Canine Osteoarthritis

Canine Osteoarthritis


Older dogs are prone to developing arthritis. However, young dogs can develop arthritis due to trauma to the joint, hereditary malformations, breeding issues, unstable joints, poor diet, and infection. Early detection is key to slowing the degenerative process and managing the dog’s level of pain.

Indicators of canine arthritis include:

-Reluctance to play, walk, run, climb, jump -Swelling and heat at the site -Favoring a limb (limping) -Difficulty getting up or standing -Moving stiffly -Protecting a limb -Avoiding being touched -Change in attitude / personality -Weight gain -Less alert -Sleeping more, and, -Crunching sound when the joint is flexed.


Your holistic veterinarian, acupressure practitioner, and canine nutritionist are good resources for your dog to be as comfortable as possible for as long as possible. Because there are many different types of canine arthritis, consulting professionals who can help zero-in on the exact joint problem is the best strategy for your dog’s comfort.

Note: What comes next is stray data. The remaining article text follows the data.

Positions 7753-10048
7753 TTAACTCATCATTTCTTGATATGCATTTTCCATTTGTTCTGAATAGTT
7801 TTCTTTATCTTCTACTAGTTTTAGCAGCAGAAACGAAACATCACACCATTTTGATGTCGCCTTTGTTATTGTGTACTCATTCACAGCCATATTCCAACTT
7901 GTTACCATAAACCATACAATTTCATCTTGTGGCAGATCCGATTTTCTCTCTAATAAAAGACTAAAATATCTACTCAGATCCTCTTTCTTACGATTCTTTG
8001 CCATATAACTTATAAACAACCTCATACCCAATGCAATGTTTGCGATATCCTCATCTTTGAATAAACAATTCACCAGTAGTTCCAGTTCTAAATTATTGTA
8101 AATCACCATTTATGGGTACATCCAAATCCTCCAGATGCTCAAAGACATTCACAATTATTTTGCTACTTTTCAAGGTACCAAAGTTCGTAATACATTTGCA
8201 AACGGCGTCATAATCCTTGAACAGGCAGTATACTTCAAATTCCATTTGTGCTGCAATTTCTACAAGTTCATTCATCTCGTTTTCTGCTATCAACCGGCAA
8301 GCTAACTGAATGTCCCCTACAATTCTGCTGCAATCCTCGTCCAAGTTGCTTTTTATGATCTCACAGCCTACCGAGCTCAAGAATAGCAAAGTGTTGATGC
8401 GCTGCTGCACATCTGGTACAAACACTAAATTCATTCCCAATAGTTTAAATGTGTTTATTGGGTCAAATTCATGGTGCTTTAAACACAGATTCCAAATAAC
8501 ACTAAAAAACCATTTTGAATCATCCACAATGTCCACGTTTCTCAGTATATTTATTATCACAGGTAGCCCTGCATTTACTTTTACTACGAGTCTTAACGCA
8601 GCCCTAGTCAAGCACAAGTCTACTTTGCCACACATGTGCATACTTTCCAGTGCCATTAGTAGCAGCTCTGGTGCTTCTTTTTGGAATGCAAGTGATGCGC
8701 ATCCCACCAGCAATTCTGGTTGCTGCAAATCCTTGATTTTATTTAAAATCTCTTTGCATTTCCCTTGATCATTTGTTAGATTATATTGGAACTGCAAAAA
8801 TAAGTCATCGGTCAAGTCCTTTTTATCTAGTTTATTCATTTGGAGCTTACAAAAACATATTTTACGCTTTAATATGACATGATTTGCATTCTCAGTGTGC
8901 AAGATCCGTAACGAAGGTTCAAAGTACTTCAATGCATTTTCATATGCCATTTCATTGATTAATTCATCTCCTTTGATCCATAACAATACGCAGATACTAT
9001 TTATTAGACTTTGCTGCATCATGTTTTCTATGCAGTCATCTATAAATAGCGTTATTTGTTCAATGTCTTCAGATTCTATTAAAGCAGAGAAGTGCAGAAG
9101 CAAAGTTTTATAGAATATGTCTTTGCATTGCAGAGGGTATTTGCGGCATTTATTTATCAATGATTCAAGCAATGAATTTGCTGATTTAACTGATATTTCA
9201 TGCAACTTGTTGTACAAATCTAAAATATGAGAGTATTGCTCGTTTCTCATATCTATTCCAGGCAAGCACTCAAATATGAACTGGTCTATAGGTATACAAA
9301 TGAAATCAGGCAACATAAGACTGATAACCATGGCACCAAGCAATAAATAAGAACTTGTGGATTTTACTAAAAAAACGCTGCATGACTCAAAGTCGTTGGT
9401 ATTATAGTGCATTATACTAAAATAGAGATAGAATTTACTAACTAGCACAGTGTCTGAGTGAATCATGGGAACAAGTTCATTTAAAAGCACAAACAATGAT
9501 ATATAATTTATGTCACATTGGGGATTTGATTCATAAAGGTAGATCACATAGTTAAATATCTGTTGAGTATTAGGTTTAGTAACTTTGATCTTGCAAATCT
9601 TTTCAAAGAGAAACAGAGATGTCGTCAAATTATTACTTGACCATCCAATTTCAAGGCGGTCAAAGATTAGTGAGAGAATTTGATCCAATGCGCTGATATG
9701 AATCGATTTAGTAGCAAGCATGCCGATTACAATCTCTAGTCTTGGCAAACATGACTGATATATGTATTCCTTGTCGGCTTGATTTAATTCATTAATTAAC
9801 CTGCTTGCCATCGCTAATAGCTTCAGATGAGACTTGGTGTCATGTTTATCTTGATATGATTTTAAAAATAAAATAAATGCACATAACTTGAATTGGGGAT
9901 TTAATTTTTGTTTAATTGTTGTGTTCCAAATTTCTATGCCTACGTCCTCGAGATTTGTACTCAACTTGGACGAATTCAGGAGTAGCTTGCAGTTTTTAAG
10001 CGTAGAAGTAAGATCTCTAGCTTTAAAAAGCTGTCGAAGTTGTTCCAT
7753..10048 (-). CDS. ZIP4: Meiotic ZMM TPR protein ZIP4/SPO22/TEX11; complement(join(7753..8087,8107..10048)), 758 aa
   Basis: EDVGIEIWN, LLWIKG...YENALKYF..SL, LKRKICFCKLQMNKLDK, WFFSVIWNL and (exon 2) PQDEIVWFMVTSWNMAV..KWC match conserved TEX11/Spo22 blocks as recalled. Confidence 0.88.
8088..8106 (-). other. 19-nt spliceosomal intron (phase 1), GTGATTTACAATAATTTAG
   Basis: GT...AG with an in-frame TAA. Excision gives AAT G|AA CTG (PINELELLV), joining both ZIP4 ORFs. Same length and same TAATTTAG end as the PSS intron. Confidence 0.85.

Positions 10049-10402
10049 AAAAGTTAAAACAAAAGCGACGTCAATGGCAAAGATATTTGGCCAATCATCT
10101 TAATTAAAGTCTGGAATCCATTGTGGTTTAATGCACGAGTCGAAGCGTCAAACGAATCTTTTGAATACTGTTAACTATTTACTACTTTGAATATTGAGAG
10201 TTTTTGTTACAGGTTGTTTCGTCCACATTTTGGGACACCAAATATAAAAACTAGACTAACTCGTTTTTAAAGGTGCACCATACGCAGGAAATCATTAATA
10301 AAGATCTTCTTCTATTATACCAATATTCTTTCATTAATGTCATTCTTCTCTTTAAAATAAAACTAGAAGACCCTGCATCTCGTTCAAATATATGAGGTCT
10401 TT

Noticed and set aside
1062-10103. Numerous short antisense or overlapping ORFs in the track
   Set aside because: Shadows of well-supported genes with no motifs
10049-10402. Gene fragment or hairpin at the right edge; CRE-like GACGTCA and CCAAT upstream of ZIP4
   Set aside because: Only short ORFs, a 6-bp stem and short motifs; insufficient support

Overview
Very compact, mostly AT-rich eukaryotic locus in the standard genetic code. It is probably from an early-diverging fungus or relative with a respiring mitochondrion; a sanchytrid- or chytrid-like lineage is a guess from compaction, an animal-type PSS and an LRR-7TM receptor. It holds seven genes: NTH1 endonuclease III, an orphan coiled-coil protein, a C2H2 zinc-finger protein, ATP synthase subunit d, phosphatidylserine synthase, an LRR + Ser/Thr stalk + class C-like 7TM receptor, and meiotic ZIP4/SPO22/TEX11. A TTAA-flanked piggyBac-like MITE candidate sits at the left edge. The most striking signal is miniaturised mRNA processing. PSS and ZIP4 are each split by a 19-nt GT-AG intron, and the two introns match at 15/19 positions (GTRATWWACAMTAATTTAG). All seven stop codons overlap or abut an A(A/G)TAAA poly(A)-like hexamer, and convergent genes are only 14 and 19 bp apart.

You can begin to offer your dog comfort care by working with the acupressure points  given below on the chart. The points need to be stimulated on both sides of the dog’s body –  first one side then the next. You can use the soft tip of your thumb gently on each peach point while your other hand rests on the dog as well. Count to 30 very slowly and remember to breathe evenly and deeply while working with your dog.

Nancy Zidonis and Amy Snow are the authors of: Acu-Dog: A Guide to Canine Acupressure, Acu-Cat: A Guide to Feline Acupressure, and Equine Acupressure: A Working Manual.  They founded Tallgrass offering books, manuals, DVDs, Apps, and meridian charts. Tallgrass also provides hands-on and online training courses worldwide including a 330-hour Practitioner Certification Program.  Tallgrass is an approved school for the Dept. of Higher Education through the State of Colorado and an approved provider of NCBTMB CE’s.

Phone: 888-841-7211 Web: E-mail:


This article is reposted with the gracious permission of Dog Culture  Sign up for their free newsletter.